Copyright Sociological Research Online, 1998

Speak of the Devil: Tales of Satanic Abuse in Contemporary England

Jean. S. La Fontaine
Cambridge University Press: Cambridge
0 521 62934 9 (pb); 0 521 62082 1 (hb)
£14.95/US$ 22.95 (pb); £40.00/US$59.95 (hb)
xii + 224 pp.

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During the latter part of the 1980s disturbing accounts of the ritual or satanic abuse of children appeared in the British media. It was claimed that children were not only being forced to watch or participate in vile and twisted acts during occult ceremonies, but that they were being murdered as ritual sacrifices. At one international conference in 1988, a leading figure in a children's charity expressed the opinion that at least 4000 children were being sacrificed every year in the UK alone. It was estimated that the number of children subject to satanic abuse in the US was considerably greater. In several midlands towns in the UK, social workers removed children from their parental homes to protect them from satanic abuse. The children provided social workers and foster parents lurid accounts of the appalling acts that they had seen and done. Adults came forward to claim that they had been ritually abused throughout their childhood. The detail of these accounts, and the similarities between them suggested that not only were these accounts factual, but that there was a powerful covert network of satanists organising the ritual abuse of children.

However, despite the claims of so called survivors, social workers and health professionals, there was no independent corroboration of these stories. The most sophisticated technologies of forensic science found no evidence to suggest that murders were being committed in satanic rituals; despite claims of years of abuse, adult survivors could not identify their abusers, and so on. La Fontaine's book investigates why so many health and social work professionals continued to believe the existence of satanic abuse at the same time that evidence that it was actually happening was crumbling.

La Fontaine draws heavily from anthropological studies of witchcraft, both in Europe and in Africa. She argues that there are significant parallels between the events of the 1980s and witchcraft scares in the 16th and 17th centuries, especially in the way that the emergence of belief was organised and the manner in which it spread via the efforts of key individuals. While this analysis is at least plausible, however, the main strength of the book lies in its detailed investigation of the accounts produced by the children who claimed to have been abused, and the processes underlying the work of social workers and health professionals which resulted in the ardent belief that satanic ritual abuse of thousands of children was happening, despite the absence of any corroborative evidence.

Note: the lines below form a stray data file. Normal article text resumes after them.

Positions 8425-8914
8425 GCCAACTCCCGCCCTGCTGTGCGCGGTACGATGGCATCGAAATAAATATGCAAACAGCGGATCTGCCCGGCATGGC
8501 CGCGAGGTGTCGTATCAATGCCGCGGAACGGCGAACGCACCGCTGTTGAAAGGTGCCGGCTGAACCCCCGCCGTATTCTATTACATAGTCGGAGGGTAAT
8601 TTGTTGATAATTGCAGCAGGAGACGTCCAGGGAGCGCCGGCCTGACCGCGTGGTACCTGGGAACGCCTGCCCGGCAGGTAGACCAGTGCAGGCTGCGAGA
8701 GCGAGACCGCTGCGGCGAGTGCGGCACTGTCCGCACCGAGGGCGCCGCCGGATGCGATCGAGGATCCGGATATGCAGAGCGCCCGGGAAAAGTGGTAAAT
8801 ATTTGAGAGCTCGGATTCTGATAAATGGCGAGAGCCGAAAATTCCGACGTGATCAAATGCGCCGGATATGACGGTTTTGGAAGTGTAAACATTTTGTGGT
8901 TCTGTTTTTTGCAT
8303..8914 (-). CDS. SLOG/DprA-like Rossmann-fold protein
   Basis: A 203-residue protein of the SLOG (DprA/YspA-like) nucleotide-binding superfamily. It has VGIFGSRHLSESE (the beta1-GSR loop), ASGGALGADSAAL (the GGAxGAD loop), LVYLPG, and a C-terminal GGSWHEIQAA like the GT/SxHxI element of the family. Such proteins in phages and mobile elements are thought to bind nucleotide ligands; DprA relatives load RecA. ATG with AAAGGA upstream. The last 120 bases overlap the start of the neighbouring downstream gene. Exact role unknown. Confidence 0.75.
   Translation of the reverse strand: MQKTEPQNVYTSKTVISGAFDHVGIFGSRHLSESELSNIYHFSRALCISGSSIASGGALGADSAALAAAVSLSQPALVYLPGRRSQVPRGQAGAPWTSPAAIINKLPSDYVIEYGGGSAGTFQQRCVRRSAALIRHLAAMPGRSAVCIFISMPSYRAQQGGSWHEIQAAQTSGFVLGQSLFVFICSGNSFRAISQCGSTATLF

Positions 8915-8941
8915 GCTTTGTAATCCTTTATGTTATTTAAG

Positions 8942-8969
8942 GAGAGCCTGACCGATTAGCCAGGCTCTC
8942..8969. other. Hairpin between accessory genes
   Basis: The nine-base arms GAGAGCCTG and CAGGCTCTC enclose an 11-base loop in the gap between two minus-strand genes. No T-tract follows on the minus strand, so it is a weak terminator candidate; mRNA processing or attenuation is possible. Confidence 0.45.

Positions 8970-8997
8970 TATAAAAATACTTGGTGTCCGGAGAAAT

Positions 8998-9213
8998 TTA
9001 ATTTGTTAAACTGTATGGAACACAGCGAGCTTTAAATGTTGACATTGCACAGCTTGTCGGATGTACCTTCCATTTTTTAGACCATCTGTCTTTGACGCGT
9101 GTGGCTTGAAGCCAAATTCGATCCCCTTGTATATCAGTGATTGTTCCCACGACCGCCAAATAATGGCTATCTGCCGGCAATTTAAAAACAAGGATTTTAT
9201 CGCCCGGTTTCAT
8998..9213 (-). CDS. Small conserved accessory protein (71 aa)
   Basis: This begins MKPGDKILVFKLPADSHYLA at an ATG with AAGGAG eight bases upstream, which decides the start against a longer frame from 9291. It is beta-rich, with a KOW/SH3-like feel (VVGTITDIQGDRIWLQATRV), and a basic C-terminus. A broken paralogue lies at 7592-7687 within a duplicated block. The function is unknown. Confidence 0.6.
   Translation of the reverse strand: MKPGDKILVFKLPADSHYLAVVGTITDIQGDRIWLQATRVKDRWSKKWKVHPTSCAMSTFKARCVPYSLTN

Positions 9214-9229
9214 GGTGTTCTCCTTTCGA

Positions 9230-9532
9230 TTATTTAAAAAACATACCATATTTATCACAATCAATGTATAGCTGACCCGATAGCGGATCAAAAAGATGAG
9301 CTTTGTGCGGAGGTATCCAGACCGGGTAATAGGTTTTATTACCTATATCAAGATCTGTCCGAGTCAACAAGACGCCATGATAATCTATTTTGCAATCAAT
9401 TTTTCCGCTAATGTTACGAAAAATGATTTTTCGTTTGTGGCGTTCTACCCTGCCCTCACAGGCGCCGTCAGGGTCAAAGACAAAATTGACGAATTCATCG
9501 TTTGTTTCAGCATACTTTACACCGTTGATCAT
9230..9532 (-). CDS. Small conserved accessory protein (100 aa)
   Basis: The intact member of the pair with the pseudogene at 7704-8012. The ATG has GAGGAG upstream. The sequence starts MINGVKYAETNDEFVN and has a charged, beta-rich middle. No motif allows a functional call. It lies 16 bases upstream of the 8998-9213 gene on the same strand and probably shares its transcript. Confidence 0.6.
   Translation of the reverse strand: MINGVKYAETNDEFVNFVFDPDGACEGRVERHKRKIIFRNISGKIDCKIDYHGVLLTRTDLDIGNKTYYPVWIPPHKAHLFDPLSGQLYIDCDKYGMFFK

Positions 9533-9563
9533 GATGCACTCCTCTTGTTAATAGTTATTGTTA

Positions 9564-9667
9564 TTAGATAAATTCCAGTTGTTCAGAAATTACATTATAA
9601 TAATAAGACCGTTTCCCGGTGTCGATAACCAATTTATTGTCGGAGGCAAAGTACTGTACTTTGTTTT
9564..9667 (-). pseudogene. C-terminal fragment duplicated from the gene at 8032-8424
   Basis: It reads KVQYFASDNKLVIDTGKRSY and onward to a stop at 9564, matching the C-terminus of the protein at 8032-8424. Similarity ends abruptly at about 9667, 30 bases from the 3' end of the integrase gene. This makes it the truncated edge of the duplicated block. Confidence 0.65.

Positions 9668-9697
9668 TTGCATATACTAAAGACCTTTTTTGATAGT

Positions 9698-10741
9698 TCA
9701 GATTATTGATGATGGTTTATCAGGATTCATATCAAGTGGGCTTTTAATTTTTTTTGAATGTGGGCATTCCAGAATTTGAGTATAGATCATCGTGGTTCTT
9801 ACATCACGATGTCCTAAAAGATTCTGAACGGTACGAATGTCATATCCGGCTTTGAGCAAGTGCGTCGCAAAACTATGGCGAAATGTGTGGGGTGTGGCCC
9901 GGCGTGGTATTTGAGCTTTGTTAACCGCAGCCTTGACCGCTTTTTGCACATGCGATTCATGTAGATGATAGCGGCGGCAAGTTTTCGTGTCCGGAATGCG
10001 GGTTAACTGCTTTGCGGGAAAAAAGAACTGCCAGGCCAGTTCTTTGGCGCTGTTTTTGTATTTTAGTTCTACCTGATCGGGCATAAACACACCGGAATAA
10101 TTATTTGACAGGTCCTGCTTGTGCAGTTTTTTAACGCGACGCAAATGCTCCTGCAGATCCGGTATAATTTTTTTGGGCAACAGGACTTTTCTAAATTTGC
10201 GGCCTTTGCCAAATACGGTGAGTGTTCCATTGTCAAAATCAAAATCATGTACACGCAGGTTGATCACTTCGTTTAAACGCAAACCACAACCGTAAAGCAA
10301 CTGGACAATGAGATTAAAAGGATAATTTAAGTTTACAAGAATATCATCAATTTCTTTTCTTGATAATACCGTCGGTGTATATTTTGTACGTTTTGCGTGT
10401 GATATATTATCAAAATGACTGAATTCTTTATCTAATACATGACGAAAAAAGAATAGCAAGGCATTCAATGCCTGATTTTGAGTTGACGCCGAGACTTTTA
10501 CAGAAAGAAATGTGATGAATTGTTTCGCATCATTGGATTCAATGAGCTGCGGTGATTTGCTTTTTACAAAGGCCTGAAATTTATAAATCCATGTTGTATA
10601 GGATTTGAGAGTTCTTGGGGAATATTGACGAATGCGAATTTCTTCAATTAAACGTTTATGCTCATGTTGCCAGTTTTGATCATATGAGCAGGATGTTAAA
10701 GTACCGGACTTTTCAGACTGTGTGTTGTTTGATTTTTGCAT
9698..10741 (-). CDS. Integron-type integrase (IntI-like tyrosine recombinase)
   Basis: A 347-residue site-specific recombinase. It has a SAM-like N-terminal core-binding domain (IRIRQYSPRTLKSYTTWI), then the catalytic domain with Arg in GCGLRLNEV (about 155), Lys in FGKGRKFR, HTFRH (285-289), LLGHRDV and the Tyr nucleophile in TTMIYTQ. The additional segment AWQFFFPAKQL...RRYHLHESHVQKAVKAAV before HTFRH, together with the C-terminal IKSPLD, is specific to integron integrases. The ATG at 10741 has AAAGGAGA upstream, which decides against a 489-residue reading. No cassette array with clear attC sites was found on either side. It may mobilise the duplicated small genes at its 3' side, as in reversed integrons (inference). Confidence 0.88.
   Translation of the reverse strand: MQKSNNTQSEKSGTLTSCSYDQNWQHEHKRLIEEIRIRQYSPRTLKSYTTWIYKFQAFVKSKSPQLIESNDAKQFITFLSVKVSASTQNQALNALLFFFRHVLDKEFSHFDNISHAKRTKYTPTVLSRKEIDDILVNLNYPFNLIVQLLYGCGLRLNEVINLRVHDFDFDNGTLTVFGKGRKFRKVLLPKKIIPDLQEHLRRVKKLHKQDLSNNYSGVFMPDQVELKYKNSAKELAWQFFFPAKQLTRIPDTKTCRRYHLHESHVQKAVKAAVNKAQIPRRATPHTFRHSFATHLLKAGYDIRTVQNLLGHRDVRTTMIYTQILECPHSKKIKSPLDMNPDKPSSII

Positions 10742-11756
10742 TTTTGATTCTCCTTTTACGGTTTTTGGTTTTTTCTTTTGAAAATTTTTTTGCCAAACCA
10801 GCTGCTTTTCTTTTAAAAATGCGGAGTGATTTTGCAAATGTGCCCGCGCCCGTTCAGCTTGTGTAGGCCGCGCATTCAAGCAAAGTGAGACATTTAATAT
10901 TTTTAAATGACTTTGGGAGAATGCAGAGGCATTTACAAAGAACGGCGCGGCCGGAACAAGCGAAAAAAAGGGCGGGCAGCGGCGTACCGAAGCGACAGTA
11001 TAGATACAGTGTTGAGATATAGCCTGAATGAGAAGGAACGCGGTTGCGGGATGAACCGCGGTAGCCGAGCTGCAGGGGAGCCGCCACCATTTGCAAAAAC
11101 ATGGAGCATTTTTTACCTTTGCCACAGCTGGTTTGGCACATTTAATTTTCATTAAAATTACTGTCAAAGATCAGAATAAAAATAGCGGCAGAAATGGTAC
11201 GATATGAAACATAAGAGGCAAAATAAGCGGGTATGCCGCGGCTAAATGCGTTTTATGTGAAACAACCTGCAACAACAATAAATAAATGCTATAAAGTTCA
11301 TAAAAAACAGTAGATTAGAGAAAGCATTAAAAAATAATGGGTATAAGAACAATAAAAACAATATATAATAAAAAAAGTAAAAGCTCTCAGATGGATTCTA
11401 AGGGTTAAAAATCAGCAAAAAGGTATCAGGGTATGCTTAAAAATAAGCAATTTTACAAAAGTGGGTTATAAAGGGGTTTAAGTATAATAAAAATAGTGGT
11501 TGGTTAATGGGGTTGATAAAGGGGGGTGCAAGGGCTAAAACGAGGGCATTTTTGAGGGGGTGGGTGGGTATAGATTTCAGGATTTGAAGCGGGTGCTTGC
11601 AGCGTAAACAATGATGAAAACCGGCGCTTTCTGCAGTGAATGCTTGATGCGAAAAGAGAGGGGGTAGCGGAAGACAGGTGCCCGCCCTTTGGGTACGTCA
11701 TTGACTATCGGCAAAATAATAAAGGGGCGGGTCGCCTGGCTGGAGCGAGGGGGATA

She shows, for example, how strikingly divergent accounts of ostensibly the same ritual were glossed in such a way as to make them seem similar. She shows how a list of behaviours, which were taken to be indicators of ritual abuse, was extended/interpreted in such a way to increase the likelihood that any specific case could be counted as a case of abuse. She shows how the influence of evangelical Christianity left its indelible mark in the ways in which professionals and foster parents pressured young children to claim experience of satanic rituals. She charts the powerful impact of those therapists, united behind the slogan 'we believe the children', who argued that it was damaging to doubt the veracity of the children's and survivors' stories. And she argues forcefully that the appearance of claims about satanic abuse is not evidence of the darkening of the human soul, but a moral panic, borne of very human social and professional conditions.

While child abuse exists, La Fontaine makes a compelling argument that it is not satanic in nature, and certainly not coordinated by a secret organisation of satanists. The delight of this book is that it shows the power of the social sciences to explain why people believed that it was.

Robin Wooffitt
University of Surrey

Copyright Sociological Research Online, 1998